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Markets and the public interest

by John Dittrich, policy analyst for the American Corn Growers Association
202.835.0330, http://www.acga.org

(March 22, 2002 -- CropChoice news) -- Adam Smith is considered by many economists, political scientists and even among the general public to be the father of modern capitalism and free market economics. Yet some of his writings reveal an intellect interested in reigning in those who would profit mightily at the expense of society.

Smith was born in Scotland in 1723, and studied at Glasgow University, followed by six years at Oxford. He was appointed professor of logic at Glasgow University in 1751. His classic book," The Wealth of Nations", was published in 1776. It is often quoted - many times by those arguing for less or no regulation of the markets by government.

However, in his conclusions summarizing Chapter XI, titled "Of the Rent of Land", Adam Smith made some interesting observations.

Adam Smith concluded that there are "three great, original and constituent orders of every civilized society, from whose revenues every other order is ultimately derived".

He described the first order as those who live by rent (or indirectly from the production) from the land. He described the second order as those who live by wages. He described the third order as those who are the employers of the wage earners, and who live by profit.

He concluded that the interests of the first two orders were "strictly and inseparably connected with the general interest of the society", and described in detail why this was so.

He then went on to describe in detail the interests of the third order, saying, "The interest of this third order, therefore, has not the same connexion with the general interest of the society as that of the other two". While stating that the third order "puts into motion the greater part of the useful labor of every society", Adam Smith went on to describe why their interests were often at odds with the interests of the general public.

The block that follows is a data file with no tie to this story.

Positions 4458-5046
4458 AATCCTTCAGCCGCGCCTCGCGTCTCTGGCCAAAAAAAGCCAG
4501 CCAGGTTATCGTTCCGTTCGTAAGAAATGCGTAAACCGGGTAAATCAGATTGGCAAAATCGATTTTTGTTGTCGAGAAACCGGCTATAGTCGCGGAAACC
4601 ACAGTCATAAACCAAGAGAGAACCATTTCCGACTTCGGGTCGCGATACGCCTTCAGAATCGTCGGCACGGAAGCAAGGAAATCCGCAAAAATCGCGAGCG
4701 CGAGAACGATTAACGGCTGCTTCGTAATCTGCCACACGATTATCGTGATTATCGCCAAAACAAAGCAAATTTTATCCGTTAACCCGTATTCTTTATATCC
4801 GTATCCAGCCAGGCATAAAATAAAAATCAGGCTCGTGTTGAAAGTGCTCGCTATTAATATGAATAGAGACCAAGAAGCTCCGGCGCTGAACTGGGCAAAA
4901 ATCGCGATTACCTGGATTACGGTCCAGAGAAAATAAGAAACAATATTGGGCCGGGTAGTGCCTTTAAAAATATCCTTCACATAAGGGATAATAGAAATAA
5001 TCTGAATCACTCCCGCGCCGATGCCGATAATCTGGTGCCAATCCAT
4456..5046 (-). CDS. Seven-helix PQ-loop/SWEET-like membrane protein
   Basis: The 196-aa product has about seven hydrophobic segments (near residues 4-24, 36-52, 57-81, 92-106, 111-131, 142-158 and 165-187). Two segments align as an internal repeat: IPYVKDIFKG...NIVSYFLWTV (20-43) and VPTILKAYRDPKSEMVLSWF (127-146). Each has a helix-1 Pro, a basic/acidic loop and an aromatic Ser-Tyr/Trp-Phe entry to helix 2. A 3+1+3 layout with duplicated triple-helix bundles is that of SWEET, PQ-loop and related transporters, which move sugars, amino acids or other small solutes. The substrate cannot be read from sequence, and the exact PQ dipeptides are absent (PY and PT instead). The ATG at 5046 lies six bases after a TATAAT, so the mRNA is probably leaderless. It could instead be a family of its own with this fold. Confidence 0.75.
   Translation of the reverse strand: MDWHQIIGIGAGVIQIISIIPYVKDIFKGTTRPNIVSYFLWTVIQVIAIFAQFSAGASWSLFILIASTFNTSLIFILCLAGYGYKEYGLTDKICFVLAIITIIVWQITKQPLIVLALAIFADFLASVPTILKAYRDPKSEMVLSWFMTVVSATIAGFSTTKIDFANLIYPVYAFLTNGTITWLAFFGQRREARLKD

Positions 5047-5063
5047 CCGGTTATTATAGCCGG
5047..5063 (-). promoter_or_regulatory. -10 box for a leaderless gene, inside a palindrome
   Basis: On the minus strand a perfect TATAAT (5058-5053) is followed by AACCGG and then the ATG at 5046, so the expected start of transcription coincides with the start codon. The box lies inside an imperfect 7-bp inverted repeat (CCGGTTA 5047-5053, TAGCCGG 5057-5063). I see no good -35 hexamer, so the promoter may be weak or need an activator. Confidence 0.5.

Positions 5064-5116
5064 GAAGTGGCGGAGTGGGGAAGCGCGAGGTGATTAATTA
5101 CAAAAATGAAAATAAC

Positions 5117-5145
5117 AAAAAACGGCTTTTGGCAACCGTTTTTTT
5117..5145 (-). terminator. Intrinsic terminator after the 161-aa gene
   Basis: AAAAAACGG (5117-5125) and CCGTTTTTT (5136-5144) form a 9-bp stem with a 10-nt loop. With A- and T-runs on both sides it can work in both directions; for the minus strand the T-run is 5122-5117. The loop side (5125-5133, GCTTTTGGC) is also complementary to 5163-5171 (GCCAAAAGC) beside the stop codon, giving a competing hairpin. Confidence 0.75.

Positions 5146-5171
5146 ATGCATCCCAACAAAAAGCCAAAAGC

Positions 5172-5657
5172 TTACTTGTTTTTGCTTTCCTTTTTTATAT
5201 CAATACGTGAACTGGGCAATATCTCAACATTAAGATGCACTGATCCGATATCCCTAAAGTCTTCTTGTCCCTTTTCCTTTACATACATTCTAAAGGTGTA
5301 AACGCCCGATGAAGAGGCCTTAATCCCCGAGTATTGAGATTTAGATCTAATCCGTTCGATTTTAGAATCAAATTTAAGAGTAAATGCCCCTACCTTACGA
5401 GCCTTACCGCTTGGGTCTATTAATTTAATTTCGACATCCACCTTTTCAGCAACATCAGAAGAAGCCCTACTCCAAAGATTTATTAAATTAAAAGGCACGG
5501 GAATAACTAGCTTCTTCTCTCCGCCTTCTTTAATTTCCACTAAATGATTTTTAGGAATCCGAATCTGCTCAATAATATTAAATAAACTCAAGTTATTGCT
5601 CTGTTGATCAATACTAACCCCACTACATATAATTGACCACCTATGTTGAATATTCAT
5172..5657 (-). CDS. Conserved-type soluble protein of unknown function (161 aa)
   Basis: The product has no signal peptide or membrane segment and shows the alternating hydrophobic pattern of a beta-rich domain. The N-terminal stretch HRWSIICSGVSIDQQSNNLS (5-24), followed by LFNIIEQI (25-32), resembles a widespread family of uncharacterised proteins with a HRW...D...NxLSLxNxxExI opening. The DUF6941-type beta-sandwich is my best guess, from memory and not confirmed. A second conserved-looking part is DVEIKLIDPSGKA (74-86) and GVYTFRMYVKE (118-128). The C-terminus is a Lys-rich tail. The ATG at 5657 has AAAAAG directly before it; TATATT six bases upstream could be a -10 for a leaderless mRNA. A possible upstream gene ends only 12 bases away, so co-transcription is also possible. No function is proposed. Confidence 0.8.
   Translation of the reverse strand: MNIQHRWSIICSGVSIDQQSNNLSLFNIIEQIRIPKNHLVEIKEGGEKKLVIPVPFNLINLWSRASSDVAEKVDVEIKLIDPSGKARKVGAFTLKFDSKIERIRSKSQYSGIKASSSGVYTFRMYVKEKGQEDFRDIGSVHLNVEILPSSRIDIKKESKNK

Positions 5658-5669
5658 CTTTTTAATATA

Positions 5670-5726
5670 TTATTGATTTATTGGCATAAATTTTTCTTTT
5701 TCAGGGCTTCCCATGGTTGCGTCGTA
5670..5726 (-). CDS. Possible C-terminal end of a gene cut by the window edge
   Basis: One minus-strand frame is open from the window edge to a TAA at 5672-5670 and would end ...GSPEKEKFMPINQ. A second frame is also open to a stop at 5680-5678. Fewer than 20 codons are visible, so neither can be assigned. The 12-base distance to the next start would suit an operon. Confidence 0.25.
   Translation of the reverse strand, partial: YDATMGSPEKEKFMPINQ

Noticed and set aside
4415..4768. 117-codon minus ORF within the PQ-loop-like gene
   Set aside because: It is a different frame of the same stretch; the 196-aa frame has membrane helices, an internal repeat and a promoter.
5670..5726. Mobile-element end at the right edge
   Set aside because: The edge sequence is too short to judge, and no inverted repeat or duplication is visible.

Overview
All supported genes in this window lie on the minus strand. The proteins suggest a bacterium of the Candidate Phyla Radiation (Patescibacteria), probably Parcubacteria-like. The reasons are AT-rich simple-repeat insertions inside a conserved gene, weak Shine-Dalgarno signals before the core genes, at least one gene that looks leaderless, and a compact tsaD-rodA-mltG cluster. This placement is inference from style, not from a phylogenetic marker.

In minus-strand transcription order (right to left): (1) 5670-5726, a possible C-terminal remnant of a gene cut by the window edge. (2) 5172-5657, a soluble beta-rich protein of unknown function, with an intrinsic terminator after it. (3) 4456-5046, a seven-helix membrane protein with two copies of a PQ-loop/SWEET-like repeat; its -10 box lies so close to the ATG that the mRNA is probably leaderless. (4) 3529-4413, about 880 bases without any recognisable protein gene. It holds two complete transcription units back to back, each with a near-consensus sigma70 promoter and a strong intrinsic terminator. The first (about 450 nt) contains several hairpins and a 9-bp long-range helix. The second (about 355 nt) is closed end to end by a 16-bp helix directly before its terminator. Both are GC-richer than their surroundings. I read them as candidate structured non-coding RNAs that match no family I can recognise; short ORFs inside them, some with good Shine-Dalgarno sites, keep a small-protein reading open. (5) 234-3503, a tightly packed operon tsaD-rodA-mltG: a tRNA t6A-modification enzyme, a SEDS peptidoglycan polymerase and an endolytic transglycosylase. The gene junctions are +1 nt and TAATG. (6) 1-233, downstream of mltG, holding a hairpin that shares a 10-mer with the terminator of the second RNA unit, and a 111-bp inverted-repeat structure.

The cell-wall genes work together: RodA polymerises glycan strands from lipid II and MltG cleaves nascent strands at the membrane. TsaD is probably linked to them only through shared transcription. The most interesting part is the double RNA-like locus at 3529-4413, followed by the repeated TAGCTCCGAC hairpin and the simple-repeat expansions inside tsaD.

These descriptions, made over 200 years ago, the year of the U.S. Declaration of Independence, are quite interesting. Following are some of his quotes concluding Chapter XI, and in the final two pages of that chapter.

"Merchants and master manufacturers are in this order, the two classes of people who commonly employ the largest capitals, and who by their wealth draw to themselves the greatest share of the public consideration."

"Their superiority over the country gentleman is, not so much in their knowledge of the public interest, as in their having a better knowledge of their own interest than he has of his. "

"The interests of the dealers, however, in any particular branch of trade or manufacturers, is always in some respects different from, and even opposite to, that of the public. To widen the market and narrow the competition, is always the interest of the dealers."

"The proposal of any new law or regulation of commerce which comes from this order, ought always to be listened to with great precaution, and ought never to be adopted till after long and carefully examined, not only with the most scrupulous, but with the most suspicious attention".

"It comes from an order of men, whose interest is never exactly the same as that of the public, who have generally an interest to deceive and even to oppress the public, and who accordingly have, upon many occasions, both deceived and oppressed it."

Adam Smith, "The Wealth of Nations", 1776.